On 3 February 2021, the long-awaited Eurobarometer report was published. Titled “Attitudes of Europeans towards tobacco and electronic cigarettes,” the survey examined European citizen's relationship with tobacco and related products. Fieldwork was conducted between August 2020 and September 2020 and involved interviews with 28,228 people from 27 EU member states and the UK. Data from the previous Eurobarometer report in 2017 is also made available for comparison. It is an extensive report, 334 pages long, with separate factsheets available for each member state plus the UK. A 54-page summary of the main points is also available. The importance of the Eurobarometer cannot be overstated as it will feed into the TPD review due latest 20 May. See our article “What do we know about the TPD application report” for more details.
Since Eurobarometer 2017 smoking prevalence has declined by 3%, from 26% to 23%. Countries with the lowest smoking prevalence are Sweden (7%), the UK and the Netherlands (12%). Smoking prevalence is highest in Greece (42%). Over half (54%) of current and former smokers began smoking before the age of 18.
It comes as no surprise that Sweden has almost reached smoke free status of <5% smoking prevalence; widespread substitution of cigarettes with snus has seen to that. The UK is a success story too, having experienced the sharpest decline in smoking rates since 2006. A large part of this success must be attributed to the UK having public health agencies which support and promote tobacco harm reduction (THR). The value of pointing smokers to safer nicotine product to help with cessation attempts cannot be underestimated.
Despite the well-known risks of smoking only slightly more than half of current smokers (53%) said they had attempted to quit at some point. The majority (76%) of those who did make a quit attempt did so unaided. For those who sought assistance, 13% used nicotine replacement therapy and other medications, 11% used vapour products. A meagre 6% of smokers sought assistance through medical support and smoking cessation services.
But does vaping really help with smoking cessation? According to the report the answer is yes. 31% of those who successfully quit smoking said they used vapour or similar products; from 14% in the previous Eurobarometer report, a huge increase of 121%. A further 27% said they had reduced their use of combustible tobacco products. There is scope for further gains in this area as only 2% of respondents said they were current vapers.
The main reasons for people starting to vape won’t come as a shock either. Stopping or reducing tobacco consumption was cited as the main reason by 57% of respondents, 37% said it was because vaping was less harmful than smoking (congratulations to those well-informed individuals), and 23% cited lower cost as the reason.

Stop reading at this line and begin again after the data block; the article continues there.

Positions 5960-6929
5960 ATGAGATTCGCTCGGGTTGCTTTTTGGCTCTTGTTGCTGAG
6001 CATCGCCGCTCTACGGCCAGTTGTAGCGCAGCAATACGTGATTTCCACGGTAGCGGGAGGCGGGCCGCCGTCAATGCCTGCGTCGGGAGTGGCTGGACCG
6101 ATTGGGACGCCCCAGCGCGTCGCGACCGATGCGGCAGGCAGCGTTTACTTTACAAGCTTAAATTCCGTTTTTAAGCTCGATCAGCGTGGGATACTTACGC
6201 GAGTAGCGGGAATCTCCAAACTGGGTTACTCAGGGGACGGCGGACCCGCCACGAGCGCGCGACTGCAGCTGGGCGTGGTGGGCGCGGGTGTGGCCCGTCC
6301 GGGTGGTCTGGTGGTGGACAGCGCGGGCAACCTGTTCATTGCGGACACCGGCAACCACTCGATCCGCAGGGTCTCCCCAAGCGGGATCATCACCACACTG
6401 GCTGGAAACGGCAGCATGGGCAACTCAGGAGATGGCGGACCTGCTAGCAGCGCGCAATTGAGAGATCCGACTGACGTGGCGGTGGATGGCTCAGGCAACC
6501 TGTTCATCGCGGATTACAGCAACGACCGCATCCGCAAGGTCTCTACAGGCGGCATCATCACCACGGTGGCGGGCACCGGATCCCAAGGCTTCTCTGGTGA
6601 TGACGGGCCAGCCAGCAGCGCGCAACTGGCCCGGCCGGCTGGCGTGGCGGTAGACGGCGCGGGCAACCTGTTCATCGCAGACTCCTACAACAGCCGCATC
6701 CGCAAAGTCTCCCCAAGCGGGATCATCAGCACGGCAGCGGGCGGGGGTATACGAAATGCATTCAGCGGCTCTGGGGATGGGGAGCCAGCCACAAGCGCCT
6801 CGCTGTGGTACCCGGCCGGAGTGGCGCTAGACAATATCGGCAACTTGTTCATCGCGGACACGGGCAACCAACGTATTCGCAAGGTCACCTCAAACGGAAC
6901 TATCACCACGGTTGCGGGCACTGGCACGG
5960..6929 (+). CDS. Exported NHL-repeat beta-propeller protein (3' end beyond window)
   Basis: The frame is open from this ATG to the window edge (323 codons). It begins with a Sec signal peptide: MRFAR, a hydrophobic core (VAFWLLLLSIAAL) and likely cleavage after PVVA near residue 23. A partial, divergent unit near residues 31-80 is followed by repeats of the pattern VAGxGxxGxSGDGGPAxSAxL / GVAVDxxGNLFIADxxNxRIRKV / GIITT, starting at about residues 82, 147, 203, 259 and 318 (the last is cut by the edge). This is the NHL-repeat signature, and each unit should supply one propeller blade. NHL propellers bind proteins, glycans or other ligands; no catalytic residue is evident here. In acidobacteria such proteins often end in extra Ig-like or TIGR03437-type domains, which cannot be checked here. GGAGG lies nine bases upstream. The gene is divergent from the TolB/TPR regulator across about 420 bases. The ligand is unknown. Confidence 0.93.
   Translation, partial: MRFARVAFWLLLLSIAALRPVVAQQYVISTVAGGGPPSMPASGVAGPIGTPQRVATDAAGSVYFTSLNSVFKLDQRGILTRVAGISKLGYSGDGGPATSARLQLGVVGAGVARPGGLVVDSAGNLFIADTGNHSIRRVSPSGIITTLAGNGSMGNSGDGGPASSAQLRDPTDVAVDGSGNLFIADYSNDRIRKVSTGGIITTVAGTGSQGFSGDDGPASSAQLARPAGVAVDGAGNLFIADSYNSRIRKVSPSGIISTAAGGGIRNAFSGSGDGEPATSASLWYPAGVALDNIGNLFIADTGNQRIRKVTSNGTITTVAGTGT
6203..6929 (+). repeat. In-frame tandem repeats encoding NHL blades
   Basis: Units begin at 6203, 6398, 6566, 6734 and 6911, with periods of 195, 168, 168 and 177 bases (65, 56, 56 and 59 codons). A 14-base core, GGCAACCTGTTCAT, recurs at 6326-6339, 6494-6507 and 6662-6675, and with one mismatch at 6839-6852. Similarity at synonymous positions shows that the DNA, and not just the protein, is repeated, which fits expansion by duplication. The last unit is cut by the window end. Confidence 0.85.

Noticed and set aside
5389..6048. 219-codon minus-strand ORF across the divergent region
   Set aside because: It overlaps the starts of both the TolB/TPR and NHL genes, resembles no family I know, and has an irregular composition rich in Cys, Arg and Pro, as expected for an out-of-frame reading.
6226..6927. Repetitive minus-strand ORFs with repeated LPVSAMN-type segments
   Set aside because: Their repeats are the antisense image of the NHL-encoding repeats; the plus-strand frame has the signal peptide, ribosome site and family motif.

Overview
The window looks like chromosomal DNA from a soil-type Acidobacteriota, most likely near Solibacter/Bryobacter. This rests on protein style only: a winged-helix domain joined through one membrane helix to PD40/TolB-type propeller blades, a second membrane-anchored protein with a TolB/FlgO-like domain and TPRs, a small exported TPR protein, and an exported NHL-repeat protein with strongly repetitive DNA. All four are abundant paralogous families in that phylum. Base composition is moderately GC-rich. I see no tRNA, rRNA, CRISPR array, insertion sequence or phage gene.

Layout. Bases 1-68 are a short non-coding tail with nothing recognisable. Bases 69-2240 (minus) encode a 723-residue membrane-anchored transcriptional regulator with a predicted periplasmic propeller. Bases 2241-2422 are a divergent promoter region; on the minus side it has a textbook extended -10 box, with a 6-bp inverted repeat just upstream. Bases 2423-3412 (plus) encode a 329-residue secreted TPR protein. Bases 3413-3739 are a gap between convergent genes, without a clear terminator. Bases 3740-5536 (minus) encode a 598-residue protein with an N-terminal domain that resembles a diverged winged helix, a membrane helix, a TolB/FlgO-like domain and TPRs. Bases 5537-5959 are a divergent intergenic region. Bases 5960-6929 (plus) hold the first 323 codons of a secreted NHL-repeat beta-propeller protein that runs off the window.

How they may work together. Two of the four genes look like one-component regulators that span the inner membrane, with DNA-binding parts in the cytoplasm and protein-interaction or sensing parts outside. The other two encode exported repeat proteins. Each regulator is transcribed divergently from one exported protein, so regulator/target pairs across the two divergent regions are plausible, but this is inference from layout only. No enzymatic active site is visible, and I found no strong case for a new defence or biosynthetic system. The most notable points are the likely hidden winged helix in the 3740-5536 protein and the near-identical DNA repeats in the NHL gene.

Open systems were the preferred choice of 72% of vapers, the very type of device the WHO are recommending should be banned. See our January news update for details.
The report makes a strong case for the importance of flavours, something I’m sure many prohibitionists won’t be happy about. Fruit flavours were the most popular by a large margin (48%), followed by tobacco (36%), menthol or mint (30%), candy (20%), and alcohol (4%). These figures are very important in light of proposals to ban all but tobacco flavours in the recently published EU Beating Cancer Plan. A rethink is surely needed now that the EU’s own data supports the fact that removing flavours would deny huge number of people access to the products that are keeping them from smoking.
As if evidence of the importance of flavours wasn’t bad enough, the mythical gateway hypothesis also took a hit in the report. Participants with a smoking history, whether current or former, were asked which product they tried first. The response was overwhelmingly combustible tobacco at 87%. Only 2% said they used vapour products before smoking.
It’s evident that vaping is providing a substantial public health benefit but is being hampered by constant streams of misinformation, often propagated by the EU themselves. This is borne out by the fact that 70% of people with little or no experience of vaping believe it doesn’t help with quitting smoking, and only 20% believe it does help. However, this number was substantially higher in the UK where 51% believed that vaping can help with smoking cessation. Once again underlining the importance for governments to guide people to safer nicotine products.
This misinformation might be the reason why support for restrictive regulations alarmingly high. 70% support banning the use of vapour products where smoking is banned, 47% are in favour of flavour bans (35% against), and 47% are in favour of plain packaging (36% against). Even more worrying is that 71% of respondents with little or no experience of vaping thought vaping should be regulated as strictly as cigarettes, and 65% believed vaping was harmful to the health of the user.
To summarise, vaping is providing a great public health benefit by reducing smoking prevalence, but disinformation is profoundly limiting the potential health benefits. Risk reduction is the main factor for those deciding to use vapour products, and non-tobacco flavours are of particular importance. Therefore, proposals to ban flavours are short-sighted, damaging and could very well prolong smoking. The gateway effect has still not materialised.
The UK has shown that the promotion of tobacco harm reduction is the way forward. The EU should take note before they get left behind and actually cause smoking to increase due to their hostile approach to tobacco harm reduction.